New Jersey Gov. Chris Christie is telling audiences in New Hampshire that it’s time for voters to “get serious” about the GOP presidential campaign and realize that “we’re not casting a TV show. This is real.”
His message seems to be that voters enamored of former reality TV star Donald Trump need to start doing some soul-searching about whether they really want him as the country’s next commander-in-chief -- or whether it’s time to put an end to the carnival and gravitate towards more experienced and rational candidates. “Showtime is over,” said Christie, one of the dozen Republican candidates trailing Trump with just six weeks to go before the Iowa caucuses.
A year-end national political survey by Quinnipiac University released Tuesday suggests that Christie’s message already has begun to sink in with voters. While Trump continues to lead the GOP field with 28 percent of likely Republican voters, Sen. Ted Cruz of Texas closely trails him with 24 percent and Sen. Marco Rubio of Florida has 12 percent. Cruz, a darling of evangelical Christians, has picked up eight points since last month and may be virtually tied with Trump given the poll’s 4.4-point margin of error.
More significantly, Trump trails both Democratic presidential frontrunner Hillary Clinton and Democratic socialist Sen. Bernie Sanders of Vermont in hypothetical general election matchups. Voters in the survey back Clinton over Trump by a 47 percent to 40 percent margin.
And 50 percent of survey respondents – Democrats and Republicans alike – say they would be embarrassed to have Trump as president, compared with 35 percent who say Clinton would be an embarrassment as president. Among Republicans, 28 percent said they “would definitely not support” Trump, and only 23 percent would be proud to have Trump as president.
Americans surveyed say that Clinton has the right kind of experience to be president, 63 to 35 percent, while Trump does not have the have the experience, 67 percent to 29 percent.
The survey of 1,140 registered voters was conducted Dec. 16 through 20, after the last nationally televised Republican debate in Las Vegas but before Trump’s latest, outrageous remarks Monday night in Grand Rapids, Mich. That’s where Trump used a crude obscenity to describe Clinton’s loss to President Obama in the 2008 Democratic primary election and repeatedly described as “disgusting” the fact that Clinton used the bathroom during a commercial break during last Saturday night’s Democratic debate and was late getting back to her podium.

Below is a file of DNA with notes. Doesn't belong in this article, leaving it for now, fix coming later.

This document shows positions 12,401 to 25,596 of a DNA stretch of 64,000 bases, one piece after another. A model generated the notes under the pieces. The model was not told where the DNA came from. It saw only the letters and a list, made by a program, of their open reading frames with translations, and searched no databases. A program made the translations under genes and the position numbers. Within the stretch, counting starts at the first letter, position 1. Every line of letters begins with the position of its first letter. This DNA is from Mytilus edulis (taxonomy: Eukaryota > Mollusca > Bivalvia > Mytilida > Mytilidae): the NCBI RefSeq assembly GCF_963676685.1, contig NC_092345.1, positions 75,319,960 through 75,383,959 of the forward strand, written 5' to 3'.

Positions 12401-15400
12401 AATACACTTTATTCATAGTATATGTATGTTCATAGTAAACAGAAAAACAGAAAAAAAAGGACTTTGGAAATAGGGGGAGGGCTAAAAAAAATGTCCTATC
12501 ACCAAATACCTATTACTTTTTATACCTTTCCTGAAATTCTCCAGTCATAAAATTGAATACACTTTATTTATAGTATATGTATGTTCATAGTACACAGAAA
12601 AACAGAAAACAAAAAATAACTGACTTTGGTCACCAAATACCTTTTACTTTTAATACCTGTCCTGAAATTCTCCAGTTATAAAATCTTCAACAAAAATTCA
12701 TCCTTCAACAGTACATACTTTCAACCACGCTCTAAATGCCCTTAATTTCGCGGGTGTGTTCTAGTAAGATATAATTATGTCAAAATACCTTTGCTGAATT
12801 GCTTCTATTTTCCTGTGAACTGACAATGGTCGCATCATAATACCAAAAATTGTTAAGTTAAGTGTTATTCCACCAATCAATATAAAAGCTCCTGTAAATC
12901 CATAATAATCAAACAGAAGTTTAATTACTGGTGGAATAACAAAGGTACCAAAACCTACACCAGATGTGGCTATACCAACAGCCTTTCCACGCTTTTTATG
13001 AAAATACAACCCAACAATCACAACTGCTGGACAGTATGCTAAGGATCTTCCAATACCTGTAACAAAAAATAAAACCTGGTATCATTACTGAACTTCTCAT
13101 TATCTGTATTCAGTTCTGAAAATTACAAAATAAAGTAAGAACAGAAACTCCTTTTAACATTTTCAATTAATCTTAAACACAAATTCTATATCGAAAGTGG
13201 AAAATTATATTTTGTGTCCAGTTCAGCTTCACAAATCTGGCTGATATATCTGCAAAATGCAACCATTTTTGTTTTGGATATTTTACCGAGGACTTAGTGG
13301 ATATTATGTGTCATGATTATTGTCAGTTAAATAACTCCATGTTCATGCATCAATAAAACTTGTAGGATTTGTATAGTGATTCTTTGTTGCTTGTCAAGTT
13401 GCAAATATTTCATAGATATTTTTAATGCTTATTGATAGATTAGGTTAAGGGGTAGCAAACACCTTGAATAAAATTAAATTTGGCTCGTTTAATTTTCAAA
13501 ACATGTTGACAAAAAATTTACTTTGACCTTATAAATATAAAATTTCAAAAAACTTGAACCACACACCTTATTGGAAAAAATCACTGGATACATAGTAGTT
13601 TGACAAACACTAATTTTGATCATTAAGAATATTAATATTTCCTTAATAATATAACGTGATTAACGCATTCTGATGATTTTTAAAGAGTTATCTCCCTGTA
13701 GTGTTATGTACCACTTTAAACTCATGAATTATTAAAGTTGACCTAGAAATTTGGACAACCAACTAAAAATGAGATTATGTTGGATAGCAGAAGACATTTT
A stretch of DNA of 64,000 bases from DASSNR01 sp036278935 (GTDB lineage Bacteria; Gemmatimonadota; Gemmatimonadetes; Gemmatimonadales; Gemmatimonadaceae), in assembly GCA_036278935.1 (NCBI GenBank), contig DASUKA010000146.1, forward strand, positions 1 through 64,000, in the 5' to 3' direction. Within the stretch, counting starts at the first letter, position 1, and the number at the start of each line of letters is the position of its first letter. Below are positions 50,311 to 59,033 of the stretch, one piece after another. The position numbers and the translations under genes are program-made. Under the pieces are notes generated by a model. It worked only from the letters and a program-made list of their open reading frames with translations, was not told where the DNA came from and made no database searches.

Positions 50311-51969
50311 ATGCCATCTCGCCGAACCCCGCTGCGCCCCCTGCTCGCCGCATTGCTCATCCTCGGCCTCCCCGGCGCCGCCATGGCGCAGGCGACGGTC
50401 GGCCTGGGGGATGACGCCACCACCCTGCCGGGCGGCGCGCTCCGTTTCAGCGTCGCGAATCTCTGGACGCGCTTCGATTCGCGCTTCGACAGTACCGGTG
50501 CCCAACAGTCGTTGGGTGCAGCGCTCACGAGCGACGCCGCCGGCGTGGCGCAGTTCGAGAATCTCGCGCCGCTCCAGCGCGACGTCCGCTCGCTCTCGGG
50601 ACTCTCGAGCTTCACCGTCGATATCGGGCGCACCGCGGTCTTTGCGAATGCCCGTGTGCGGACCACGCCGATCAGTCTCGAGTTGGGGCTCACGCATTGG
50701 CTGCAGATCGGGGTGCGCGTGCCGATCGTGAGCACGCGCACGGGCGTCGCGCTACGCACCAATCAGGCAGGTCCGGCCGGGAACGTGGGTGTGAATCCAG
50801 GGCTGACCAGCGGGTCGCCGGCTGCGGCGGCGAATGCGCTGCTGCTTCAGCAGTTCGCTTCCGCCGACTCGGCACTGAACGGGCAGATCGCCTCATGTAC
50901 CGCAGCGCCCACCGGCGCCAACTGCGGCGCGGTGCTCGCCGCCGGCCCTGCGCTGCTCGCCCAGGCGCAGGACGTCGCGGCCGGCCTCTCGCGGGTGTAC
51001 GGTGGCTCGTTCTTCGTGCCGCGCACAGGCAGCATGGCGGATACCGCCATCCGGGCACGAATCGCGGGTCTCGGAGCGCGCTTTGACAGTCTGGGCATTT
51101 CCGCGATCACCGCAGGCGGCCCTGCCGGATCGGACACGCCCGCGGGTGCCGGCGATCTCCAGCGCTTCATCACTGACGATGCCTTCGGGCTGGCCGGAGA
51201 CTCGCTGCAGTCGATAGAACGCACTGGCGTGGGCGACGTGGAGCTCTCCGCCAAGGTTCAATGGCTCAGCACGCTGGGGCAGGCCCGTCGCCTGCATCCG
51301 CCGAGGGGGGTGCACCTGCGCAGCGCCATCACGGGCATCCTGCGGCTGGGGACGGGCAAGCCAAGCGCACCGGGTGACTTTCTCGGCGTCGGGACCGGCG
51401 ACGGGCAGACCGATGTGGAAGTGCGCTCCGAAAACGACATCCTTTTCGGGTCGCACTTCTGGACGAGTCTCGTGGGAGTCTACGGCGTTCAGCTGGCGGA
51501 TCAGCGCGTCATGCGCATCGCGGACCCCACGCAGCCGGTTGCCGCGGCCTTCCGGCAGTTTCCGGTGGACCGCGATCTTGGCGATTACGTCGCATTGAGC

“I know where she went – it’s disgusting, I don’t want to talk about it,” Trump told a crowd while scrunching up his face like a nasty kid in a school yard.
It’s always risky to predict voter response to Trump’s antics and outrageous behavior, whether it was his suggestion that Fox News debate moderator Megyn Kelly was menstruating when she posed a critical question about his past misogynistic comments, or his assertion that Sen. John McCain (R-AZ) was less of a Vietnam war hero because he was captured and imprisoned by the enemy, or his mocking of the appearance of a physically disabled New York Times reporter.
Every time his opponents or the media suggest that he has finally gone too far, his poll numbers pick up. He was berated by former Florida governor Jeb Bush and a few other GOP presidential rivals after Trump called for a temporary ban on all Muslims other than U.S. citizens from entering the country as a precaution against another terrorist attack like the one in San Bernardino, Calif., but it didn’t hurt Trump in subsequent polls. As it turned out many Americans – both Republicans and some Democrats – agreed with his proposal.
Still, the Quinnipiac University poll included some findings that suggested it won’t be smooth sailing for Trump in the early going of the 2016 GOP presidential campaign.
“Half of American voters say they’d be embarrassed to have Donald Trump as their Commander in Chief and most Americans think he doesn’t have a good chance in November, but there he is still at the top of the Republican heap,” said Tim Malloy, assistant director of the Quinnipiac University Poll, in a statement. “Hillary Clinton tops him. Sen. Bernie Sanders hammers him and Sen. Ted Cruz is snapping at his heels. Can a candidate that half the American electorate thinks is an embarrassment win in November?”